How many things have you done 300 times?
You can guarantee that most things that come to mind are a habit of some sort or another.
This week, we’re incredibly proud to send out the 300th issue of GoSquared Weekly, marking the halfway point between James writing them and me writing them.
When we caught up a couple of weeks ago to talk about doing something different for the 300th issue, what stood out the most was the power of doing something 300 times, week-on-week, without fail.
When other work we’ve done fizzles out in the early days or hardly even gets off the ground, what made this stick?
We’re all victim to this — the shiny-magpie moments of any project in its early days. But this one, writing Weekly, became a habit. A habit that we haven’t missed, no matter what.
The conclusion that we came to is that your habits reveal your values. Good habits are good because they bring you closer to what you want and who you want to be. Bad habits are bad because they do the opposite.
We all have habits. Both as individuals and as collectives — like the team here at GoSquared — and those habits reveal things about ourselves and the culture of a group.
(There’s a third, powerful category that I’m going to call Hygiene Habits. Things you don’t even think about — like brushing your teeth. They don’t need workbooks or checkboxes or apps to make you do them. You just, do it.)
Knowing your values is the foundation of habit-forming. The time-anchoring and app notifications — all that isn’t going to get you anywhere if your habits aren’t genuinely reflecting the values that matter to you.
This matters for two reasons. Firstly, knowing your values helps you prioritise the things that are most important to you. It makes it easier to say yes and easier to no. The confidence to build or maintain a habit comes when you know it’s taking you down the right road.
Secondly, really knowing why you are forming a habit makes them stick. It’s easier to flake out on an action than it is on your ‘whys’.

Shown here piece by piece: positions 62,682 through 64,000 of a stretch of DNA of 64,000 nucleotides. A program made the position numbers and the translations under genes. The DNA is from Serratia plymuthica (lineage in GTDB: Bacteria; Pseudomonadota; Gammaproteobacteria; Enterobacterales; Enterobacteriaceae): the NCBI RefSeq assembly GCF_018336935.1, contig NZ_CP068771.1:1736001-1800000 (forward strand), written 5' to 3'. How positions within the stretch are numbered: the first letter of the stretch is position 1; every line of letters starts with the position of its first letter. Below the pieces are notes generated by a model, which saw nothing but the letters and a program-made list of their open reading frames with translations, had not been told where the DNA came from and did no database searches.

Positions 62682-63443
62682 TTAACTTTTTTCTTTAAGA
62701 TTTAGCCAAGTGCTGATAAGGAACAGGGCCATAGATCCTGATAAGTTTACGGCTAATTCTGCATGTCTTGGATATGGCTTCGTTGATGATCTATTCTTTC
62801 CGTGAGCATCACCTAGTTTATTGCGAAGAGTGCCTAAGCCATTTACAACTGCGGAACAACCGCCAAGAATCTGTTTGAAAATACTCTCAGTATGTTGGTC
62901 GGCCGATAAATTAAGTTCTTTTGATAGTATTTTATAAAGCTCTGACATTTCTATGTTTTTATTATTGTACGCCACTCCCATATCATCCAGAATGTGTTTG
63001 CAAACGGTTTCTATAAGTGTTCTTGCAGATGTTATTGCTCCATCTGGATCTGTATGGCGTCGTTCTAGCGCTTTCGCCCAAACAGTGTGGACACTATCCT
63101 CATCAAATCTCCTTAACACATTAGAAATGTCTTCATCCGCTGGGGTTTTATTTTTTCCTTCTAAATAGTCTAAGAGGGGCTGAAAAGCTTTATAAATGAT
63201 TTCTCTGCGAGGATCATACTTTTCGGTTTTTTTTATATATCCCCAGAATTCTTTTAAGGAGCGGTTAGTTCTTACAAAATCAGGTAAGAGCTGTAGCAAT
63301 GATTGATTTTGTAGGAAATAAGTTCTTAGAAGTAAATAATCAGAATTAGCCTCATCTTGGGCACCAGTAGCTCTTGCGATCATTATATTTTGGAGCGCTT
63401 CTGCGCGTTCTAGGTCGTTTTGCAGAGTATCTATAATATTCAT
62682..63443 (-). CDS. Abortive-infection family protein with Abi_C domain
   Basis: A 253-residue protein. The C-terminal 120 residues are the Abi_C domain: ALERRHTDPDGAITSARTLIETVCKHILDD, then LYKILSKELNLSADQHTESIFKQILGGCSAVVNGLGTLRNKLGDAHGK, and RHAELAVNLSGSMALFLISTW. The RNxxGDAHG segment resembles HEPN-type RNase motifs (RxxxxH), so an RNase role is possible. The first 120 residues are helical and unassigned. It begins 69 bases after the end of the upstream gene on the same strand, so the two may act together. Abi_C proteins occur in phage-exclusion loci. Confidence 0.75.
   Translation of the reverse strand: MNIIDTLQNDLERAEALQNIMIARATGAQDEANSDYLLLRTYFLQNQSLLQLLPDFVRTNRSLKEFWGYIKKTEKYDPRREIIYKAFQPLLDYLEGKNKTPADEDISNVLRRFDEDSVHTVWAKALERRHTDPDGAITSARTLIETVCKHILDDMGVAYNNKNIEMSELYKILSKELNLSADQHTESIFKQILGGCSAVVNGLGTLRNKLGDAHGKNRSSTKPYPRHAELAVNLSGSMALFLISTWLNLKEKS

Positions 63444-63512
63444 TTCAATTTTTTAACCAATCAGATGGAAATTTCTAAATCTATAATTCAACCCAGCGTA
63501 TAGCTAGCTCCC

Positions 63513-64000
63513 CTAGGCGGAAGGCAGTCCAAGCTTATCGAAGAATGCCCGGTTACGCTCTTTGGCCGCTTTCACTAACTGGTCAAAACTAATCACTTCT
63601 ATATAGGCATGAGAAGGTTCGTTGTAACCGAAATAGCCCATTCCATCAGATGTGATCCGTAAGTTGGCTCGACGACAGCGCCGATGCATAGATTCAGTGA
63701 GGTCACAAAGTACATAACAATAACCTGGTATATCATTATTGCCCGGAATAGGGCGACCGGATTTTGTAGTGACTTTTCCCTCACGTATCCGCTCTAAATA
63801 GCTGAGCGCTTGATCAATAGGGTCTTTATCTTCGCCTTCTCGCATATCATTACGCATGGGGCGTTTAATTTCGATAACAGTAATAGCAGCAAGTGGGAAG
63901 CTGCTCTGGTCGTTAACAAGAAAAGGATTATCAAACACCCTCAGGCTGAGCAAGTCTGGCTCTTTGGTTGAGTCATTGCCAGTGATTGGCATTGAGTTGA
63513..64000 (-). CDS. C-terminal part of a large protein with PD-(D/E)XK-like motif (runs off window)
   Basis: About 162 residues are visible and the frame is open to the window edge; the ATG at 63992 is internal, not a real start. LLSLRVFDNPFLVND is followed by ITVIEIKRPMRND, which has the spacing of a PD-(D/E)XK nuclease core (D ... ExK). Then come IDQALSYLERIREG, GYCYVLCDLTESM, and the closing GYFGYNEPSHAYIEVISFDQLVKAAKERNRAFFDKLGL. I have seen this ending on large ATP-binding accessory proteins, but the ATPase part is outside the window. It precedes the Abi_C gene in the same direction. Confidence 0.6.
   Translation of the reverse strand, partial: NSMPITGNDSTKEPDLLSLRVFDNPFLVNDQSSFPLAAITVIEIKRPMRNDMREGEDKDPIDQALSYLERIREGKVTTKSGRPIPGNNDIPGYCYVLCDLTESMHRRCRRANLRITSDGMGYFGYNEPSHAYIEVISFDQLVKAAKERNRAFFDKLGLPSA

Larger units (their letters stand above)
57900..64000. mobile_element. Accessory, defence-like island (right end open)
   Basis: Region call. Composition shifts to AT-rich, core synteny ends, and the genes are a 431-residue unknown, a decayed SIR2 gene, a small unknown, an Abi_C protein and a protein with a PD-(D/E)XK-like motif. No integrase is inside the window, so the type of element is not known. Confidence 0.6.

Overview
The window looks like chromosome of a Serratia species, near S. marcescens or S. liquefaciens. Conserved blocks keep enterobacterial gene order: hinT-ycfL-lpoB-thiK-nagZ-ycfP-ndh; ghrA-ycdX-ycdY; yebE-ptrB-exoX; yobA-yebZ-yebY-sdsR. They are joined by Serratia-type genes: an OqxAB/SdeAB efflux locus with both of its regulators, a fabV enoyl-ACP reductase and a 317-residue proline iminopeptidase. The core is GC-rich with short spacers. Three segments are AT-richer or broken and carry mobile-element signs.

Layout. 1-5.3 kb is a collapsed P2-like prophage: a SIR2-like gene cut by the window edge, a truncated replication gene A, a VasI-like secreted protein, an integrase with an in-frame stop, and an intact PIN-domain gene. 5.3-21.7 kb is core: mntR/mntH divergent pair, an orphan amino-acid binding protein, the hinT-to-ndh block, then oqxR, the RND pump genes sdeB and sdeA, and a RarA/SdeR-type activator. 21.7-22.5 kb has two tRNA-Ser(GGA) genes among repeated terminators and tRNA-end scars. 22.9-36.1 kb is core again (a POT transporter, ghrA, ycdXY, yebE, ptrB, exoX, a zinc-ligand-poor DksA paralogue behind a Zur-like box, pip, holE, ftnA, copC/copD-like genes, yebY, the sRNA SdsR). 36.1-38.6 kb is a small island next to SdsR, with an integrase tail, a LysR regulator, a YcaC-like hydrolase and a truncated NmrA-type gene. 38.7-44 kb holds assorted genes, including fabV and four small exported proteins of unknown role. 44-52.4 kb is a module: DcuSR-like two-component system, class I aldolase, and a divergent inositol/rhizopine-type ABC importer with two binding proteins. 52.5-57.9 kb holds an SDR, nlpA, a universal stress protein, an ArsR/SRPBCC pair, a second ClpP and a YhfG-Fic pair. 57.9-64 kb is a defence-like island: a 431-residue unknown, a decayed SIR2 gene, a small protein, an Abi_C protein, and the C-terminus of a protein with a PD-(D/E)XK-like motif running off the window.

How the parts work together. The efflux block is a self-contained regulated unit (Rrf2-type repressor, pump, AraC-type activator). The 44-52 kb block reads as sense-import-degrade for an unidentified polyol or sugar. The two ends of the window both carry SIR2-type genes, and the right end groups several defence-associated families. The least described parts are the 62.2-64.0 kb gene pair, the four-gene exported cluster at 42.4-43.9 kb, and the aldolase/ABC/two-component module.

Your personal habits become your values.
Good habits often form under the idea that they are ‘good’ by their very nature. For example, we all know eating healthily is important — but is it part of our values?
Habits fail when they aren’t rooted in something we truly value. So, again, why is it hard to stick to habits that make us healthier? Most of us know our health is important.
Knowing that something is important is different to valuing it. To value something, you’ve got to understand why it’s important to you. You need to name it, prioritise it, and work on it.
You’ve got to treat the things that are important to you like they’re important to you.
Companies have habits too, and they become the culture.
Companies have habits too. That’s how we got onto the topic of values — I promise it’s linked. Writing GoSquared Weekly for 300 weeks is one of the habits we have at GoSquared. It sticks because we believe in giving value before asking for something back, because we enjoy sharing our knowledge and value the vote our readers gave us by signing up.
Company habits that stick are a great indicator of the values and culture of your company.
As a founder, this is hugely important information to gather because it shows you both the designed and naturally forming environment you are ultimately responsible for.
Intentionally shaping the culture of your business is done through habit-forming. Company culture and values can be just words on a well-designed pitch deck until they become ingrained in the everyday actions of every team member.
Another habit: our Friday team praise and demos.
Every Friday at 4.30 pm, we hold a recurring meeting called Demos & Team Praise. We never miss a week.
Whether the week has been good, bad, stressful or calm, we end the same way. By showing each other the work we’ve done and picking a team member to give praise to.